TPM 1.2 for Windows 7: What It Is, Why You Need It, and How to Use It
At the time of this writing, the following versions of Windows are known to have TPM 1.2:
tpm 1.2 download windows 7
Windows 10 1507
Windows 10 1503
Windows 10 1505
Windows 10 1506
Windows 10 1508
Windows 10 1509
Windows 10 1511
Windows 10 1512
You can check to see if your system has TPM 1.2 installed by using the following command. This includes your system's BIOS, UEFI and Windows information. If you have a fast enough system, it can take a moment to run. If you don't have TPM 1.2 installed, it will return that information.
If you're still using Windows 8 and you want to make sure that TPM 1.2 is working, right-click the Start icon and select Settings. In the navigation bar, click the System icon and select the About tab. This should show the TPM version. In TPM 1.2 the system will only sign assemblies that the TPM can trust in order to ensure the correct user rights. This was expected to be the case with Windows 10.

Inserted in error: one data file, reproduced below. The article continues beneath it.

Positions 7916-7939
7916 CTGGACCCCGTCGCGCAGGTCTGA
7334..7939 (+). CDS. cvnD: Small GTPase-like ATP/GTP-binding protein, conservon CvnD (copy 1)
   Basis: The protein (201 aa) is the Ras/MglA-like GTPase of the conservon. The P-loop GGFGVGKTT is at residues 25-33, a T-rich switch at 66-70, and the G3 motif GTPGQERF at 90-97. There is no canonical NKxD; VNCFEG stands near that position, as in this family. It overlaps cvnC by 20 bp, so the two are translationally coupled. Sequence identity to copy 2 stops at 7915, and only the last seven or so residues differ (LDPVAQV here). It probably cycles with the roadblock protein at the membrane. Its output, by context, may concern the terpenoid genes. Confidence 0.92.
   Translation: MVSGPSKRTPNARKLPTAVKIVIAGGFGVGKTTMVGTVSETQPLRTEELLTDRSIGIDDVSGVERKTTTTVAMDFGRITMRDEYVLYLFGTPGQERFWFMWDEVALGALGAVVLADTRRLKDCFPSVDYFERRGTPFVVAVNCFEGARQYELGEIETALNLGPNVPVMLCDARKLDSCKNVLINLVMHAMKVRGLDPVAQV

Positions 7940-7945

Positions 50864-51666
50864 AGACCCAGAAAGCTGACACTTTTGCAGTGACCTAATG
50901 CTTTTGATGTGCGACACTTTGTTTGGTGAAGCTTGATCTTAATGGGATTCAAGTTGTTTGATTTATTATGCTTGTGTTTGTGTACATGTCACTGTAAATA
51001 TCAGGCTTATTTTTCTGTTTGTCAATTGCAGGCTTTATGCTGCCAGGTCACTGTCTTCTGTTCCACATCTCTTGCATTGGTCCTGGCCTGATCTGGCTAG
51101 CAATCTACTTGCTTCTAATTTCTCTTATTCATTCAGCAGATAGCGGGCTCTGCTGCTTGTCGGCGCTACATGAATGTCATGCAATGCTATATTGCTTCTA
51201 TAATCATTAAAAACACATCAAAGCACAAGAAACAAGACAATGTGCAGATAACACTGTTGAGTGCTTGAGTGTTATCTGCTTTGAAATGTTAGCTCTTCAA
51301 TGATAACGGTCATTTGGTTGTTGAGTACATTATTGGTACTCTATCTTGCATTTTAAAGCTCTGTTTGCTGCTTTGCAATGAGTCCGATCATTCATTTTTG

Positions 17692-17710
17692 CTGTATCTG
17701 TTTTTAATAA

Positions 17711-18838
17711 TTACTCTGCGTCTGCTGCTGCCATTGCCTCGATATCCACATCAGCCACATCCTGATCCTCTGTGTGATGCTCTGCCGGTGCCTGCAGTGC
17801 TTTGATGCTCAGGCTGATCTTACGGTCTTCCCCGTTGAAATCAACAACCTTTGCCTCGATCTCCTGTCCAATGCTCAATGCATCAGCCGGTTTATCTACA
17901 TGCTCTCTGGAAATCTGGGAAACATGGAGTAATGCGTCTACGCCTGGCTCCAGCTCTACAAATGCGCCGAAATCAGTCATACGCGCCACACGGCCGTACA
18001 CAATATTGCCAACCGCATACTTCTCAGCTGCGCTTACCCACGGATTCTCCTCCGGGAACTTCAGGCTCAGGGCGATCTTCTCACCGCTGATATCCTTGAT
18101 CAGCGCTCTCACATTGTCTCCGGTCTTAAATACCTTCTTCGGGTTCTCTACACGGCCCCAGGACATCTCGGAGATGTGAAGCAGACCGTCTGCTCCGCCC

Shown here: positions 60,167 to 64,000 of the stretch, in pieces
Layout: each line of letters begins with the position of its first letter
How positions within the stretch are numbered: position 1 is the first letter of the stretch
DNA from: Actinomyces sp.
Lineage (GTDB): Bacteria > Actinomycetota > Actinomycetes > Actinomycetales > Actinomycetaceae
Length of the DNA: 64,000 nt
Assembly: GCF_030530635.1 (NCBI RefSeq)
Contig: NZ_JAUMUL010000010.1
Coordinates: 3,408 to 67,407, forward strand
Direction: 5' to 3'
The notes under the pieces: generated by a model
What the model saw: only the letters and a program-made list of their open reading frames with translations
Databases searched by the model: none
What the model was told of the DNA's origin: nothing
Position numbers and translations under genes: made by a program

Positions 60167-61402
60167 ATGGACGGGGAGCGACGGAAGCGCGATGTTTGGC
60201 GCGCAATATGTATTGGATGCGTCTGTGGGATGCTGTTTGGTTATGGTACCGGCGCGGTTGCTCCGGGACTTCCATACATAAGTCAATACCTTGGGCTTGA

If you're still on Windows 8, and this doesn't work, you need to install and enable TPM 1.2 in the UEFI BIOS settings. On newer systems, you just need to make sure that the TPM switch is enabled in the UEFI boot options. If you're not sure where you'd find that option, check the UEFI BIOS settings.
After you're done installing Windows, you'll need to restart the system. After restarting, you can check the TPM version by using these commands. You'll want to verify that you have TPM 1.2 installed, and that it is enabled. However, before you do that, you may want to be sure that your system is clean.